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Basics of embryo development in an IVF laboratory.

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Presentation on theme: "Basics of embryo development in an IVF laboratory."— Presentation transcript:

1 Basics of embryo development in an IVF laboratory.
Dr. Samit Sekhar Executive Director and Embryologist Kiran Infertility Centre Pvt. Ltd Embryology 101 Basics of embryo development in an IVF laboratory.

2 Embryology in Greek means "the unborn, embryo”) is the science of the development of an embryo from the fertilization of the ovum to the fetus stage. In a routine ART (Assisted reproductive Technology) setting we create embryos by fusing sperm from the male partner with the egg of the female partner.

3 Treatment Option 1 In vitro fertilisation (IVF) commonly known as test tube baby as we all know is one of the most significant advances in the field of modern medicine. The first IVF baby Louis Brown, born in England in 1978 was the result of more than a decade of research by Dr. Patrick Steptoe and Robert Edwards. They essentially changed the rules for how people can come into the world. Conception was now possible outside the body — in a petri dish. The technique has resulted in the births of millions of babies worldwide, many in multiple births.

4 Initially ivf was developed for women with tubal disease but now it is the treatment of choice for several other causes of infertility,since its introduction all the steps of ivf have been improved upon which has resulted in continuously rising success rates. IVF has also provided a platform for the development of other treatments including egg donation, Gestational surrogacy and preimplantation diagnosis

5 Steps of IVF 1. Ovulation Induction is as per the protocols based on several factors of the female partner and might be a Down regulated or Antagonist cycles. 2. Oocyte retrieval is performed under vaginal ultrasound guidance. After the vaginal ultrasound is placed in the vagina and the ovarian follicles are located a needle is directd through the back wall of the vagina and directed into the ovarian follicles. The fluid is aspirated and then examined by the embryologist to identify the microscopic egg - oocyte surrounded by granulosa cells (cumulus). During normal fertilisation the acrosome of the sperm releases enzymes which disperse the cumulus cells thereby allowing the sperm to penetrate and fertilise the oocyte. Once the eggs are retrieved they are placed in culture media with added nutrients and then placed in the incubator. The procedure is performed under a general Anesthesia and generally takes less than 10 to 15 minutes to complete. There are minimal complications(<1%)

6 Steps of IVF 3. Oocyte Insemination After the male partner produces the sperm sample by masturbation, the sperm concentration and motility are assessed. If found adequate the sperm preparation is done to collect the most motile sperm. A total of nearly 50,000 motile sperm is placed around the eggs in a culture dish which is then placed in the incubator Denudation is the process by which following oocyte insemination the surrounding cumulus is removed to check for signs of fertilisation using denuding pipettes. After a while the nuclei unite and the embryo will start to divide 4. Embryo Culture : The embryos are cultures in a petri dish inside specially designed incubators using nutritive media. Oocyte Insemination A fertilised Egg Incubators Petri Dish

7 5. Embryo Transfer – usually performed 72 hours after the egg retrieval, generally 2 to 4 embryos are transferred into the uterine cavity under abdominal ultrasound guidance. ET Catheter The recommended number of embryos to transfer is determined by the women’s age, cause of infertility, previous pregnancy history and other factors including the acceptance of a twin pregnancy. During transfer a full bladder creates an opportunity so that uterus can be clearly visualised and an echogenic catheter is easily seen as it is passed through the cervical canal and into the uterine cavity. The catheter is placed about 2cms away from the top of the cavity where the embryos are released. Ultra Sound ET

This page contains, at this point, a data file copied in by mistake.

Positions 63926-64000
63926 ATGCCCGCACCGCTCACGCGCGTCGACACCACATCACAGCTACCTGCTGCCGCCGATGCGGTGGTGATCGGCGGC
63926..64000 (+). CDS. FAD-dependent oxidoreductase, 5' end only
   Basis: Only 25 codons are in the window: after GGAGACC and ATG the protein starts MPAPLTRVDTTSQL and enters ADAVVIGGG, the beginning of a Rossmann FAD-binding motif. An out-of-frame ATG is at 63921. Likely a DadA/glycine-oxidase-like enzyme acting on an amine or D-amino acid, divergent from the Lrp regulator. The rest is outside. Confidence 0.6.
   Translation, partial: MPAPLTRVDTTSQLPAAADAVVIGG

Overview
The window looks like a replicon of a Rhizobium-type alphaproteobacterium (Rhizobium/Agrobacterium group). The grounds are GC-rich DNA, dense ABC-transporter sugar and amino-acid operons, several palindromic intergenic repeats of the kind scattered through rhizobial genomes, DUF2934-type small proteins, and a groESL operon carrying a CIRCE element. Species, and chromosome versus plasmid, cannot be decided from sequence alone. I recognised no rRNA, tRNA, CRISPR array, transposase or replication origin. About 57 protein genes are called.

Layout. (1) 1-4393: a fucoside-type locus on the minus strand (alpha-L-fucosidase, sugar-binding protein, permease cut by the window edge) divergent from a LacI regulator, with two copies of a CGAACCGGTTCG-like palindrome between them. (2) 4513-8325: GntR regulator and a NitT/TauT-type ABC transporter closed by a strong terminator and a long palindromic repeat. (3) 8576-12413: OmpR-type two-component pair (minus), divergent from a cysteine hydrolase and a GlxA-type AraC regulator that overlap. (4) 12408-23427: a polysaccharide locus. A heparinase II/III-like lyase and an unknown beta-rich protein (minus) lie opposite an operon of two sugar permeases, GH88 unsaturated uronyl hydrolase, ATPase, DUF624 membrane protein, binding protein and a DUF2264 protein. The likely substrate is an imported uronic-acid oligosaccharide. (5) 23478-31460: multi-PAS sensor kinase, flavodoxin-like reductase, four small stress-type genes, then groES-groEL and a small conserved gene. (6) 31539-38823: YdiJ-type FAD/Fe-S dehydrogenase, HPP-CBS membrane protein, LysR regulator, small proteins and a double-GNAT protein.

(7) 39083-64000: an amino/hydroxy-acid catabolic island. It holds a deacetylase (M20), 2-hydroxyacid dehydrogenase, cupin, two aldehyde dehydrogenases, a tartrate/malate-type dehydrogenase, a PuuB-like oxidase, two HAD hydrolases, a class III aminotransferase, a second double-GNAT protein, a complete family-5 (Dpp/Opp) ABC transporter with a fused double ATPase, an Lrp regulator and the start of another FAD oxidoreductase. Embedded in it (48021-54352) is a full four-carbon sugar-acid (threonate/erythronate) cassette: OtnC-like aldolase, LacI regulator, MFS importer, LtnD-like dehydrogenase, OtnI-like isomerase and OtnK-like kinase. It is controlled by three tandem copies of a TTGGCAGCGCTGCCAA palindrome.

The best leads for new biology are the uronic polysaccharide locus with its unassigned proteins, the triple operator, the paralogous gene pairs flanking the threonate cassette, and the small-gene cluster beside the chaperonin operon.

8 ICSI - Intra Cytoplasmic Sperm Injection
ICSI - Intra cytoplasmic sperm injection is used in cases of male factor infertility or in cases where standard ivf results in <40% fertilised embryos from previous ivf cycles or there is no fertilisation at all in a previous ivf cycle. ICSI involves the injection of a single sperm directly into the oocyte. Fertilisation rates using icsi are between 70 to 80%. Males with severe oligospermia(<5 million/cc) should have a chromosomal karyotype performed since they are at a greater risk of chromosomal abnormality. ICSI

9 Related procedure to IVF
1. FET (frozen embryo transfer) - extra embryos can be cryopreserved by standard freezing or by vitrification and can be transferred in the next cycle after spontaneous ovulation or creation of an artificial endometrium with estrogen and progesterone. The success rates using frozen embryos is slightly lower than fresh embryos. The main advantage of freezing embryos is that ovulation induction need not be given to the donor again. Studies have shown that there are no increased risk of congenital anomalies in infants born following the use of frozen / thawed embryos. 2. Epididymal Sperm Aspiration In some cases of Azoospermia, sperm is produced but are not present in the ejaculate as a result of Obstruction because of infection, congenital conditions or a previous sterilisation. In these cases aspiration of epididymal sperm or testicular sperm by a specialist is carried out and the resultant sperm is used for ICSI(image) The sperm aspiration maybe carried out on the day of oocyte recovery or prior to ivf cycle and the samples maybe frozen.

10 Related procedure to IVF
3. Assisted Hatching- is a procedure in which the zona pellucida, the outer membrane surrounding the embryo is thinned by the addition of a dilute acidic solution and mechanically broken down based on the theory that implantation failure maybe the reslt of failure of the embryo to hatch out from within the zona pellucida,commonlyused for women over 35 years of age or after several unsuccessful transfers. Hatching may be done using chemicals or by laser. 4. Blastocyst Culture- The blastocyst stage of embryonic development occurs just prior to implantation. The blastocyst is an embryo made up of 80 to 100 cells and reaches this stage 5 to 6 days after egg retrieval. Usually after day 3 the embryos need to be transferred into a special “ Blastocyst medium” for them to grow to Blastocyst stage.generally 40 to 50% of embryos develop till Blastocyst stage, the Advantages of Blastocyst Allows for selection of best embryos. Reduces the chances of twins or triplets. Disadvantage - Monozygotic twinning(3%) Blastocyst Embryo